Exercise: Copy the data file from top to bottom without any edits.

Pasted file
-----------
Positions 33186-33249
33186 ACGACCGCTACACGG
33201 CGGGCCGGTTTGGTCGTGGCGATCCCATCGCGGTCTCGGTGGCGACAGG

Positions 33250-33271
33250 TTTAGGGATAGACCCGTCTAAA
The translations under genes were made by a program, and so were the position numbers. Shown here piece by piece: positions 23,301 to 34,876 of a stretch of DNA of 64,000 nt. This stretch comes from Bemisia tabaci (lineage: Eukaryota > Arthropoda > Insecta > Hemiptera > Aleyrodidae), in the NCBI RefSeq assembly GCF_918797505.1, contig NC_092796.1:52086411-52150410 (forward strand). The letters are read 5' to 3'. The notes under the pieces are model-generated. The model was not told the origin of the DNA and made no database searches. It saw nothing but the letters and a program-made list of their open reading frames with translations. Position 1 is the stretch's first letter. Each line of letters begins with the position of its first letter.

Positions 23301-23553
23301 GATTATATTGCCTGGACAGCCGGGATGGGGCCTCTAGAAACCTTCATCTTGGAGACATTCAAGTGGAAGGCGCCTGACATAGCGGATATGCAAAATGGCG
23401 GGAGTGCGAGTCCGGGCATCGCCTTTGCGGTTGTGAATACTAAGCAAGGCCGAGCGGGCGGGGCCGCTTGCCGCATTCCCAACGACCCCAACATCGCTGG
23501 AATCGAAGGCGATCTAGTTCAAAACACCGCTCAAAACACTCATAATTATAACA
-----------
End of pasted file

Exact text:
Positions 33186-33249
33186 ACGACCGCTACACGG
33201 CGGGCCGGTTTGGTCGTGGCGATCCCATCGCGGTCTCGGTGGCGACAGG

Positions 33250-33271
33250 TTTAGGGATAGACCCGTCTAAA
The translations under genes were made by a program, and so were the position numbers. Shown here piece by piece: positions 23,301 to 34,876 of a stretch of DNA of 64,000 nt. This stretch comes from Bemisia tabaci (lineage: Eukaryota > Arthropoda > Insecta > Hemiptera > Aleyrodidae), in the NCBI RefSeq assembly GCF_918797505.1, contig NC_092796.1:52086411-52150410 (forward strand). The letters are read 5' to 3'. The notes under the pieces are model-generated. The model was not told the origin of the DNA and made no database searches. It saw nothing but the letters and a program-made list of their open reading frames with translations. Position 1 is the stretch's first letter. Each line of letters begins with the position of its first letter.

Positions 23301-23553
23301 GATTATATTGCCTGGACAGCCGGGATGGGGCCTCTAGAAACCTTCATCTTGGAGACATTCAAGTGGAAGGCGCCTGACATAGCGGATATGCAAAATGGCG
23401 GGAGTGCGAGTCCGGGCATCGCCTTTGCGGTTGTGAATACTAAGCAAGGCCGAGCGGGCGGGGCCGCTTGCCGCATTCCCAACGACCCCAACATCGCTGG
23501 AATCGAAGGCGATCTAGTTCAAAACACCGCTCAAAACACTCATAATTATAACA